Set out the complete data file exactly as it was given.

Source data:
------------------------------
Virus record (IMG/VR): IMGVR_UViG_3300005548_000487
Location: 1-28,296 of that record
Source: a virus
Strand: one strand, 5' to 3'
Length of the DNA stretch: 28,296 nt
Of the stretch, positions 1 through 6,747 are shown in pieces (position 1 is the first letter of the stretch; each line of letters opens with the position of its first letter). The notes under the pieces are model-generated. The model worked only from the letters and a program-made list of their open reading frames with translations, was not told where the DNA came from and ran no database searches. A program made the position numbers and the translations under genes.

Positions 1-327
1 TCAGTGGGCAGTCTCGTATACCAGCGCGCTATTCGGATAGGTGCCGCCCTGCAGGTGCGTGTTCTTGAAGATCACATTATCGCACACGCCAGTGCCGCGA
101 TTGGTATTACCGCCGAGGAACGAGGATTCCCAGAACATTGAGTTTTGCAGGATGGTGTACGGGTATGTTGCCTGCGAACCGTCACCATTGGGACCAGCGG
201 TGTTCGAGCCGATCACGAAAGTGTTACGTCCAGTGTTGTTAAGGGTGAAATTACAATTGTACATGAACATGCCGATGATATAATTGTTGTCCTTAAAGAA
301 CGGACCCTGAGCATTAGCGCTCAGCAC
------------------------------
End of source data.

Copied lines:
Virus record (IMG/VR): IMGVR_UViG_3300005548_000487
Location: 1-28,296 of that record
Source: a virus
Strand: one strand, 5' to 3'
Length of the DNA stretch: 28,296 nt
Of the stretch, positions 1 through 6,747 are shown in pieces (position 1 is the first letter of the stretch; each line of letters opens with the position of its first letter). The notes under the pieces are model-generated. The model worked only from the letters and a program-made list of their open reading frames with translations, was not told where the DNA came from and ran no database searches. A program made the position numbers and the translations under genes.

Positions 1-327
1 TCAGTGGGCAGTCTCGTATACCAGCGCGCTATTCGGATAGGTGCCGCCCTGCAGGTGCGTGTTCTTGAAGATCACATTATCGCACACGCCAGTGCCGCGA
101 TTGGTATTACCGCCGAGGAACGAGGATTCCCAGAACATTGAGTTTTGCAGGATGGTGTACGGGTATGTTGCCTGCGAACCGTCACCATTGGGACCAGCGG
201 TGTTCGAGCCGATCACGAAAGTGTTACGTCCAGTGTTGTTAAGGGTGAAATTACAATTGTACATGAACATGCCGATGATATAATTGTTGTCCTTAAAGAA
301 CGGACCCTGAGCATTAGCGCTCAGCAC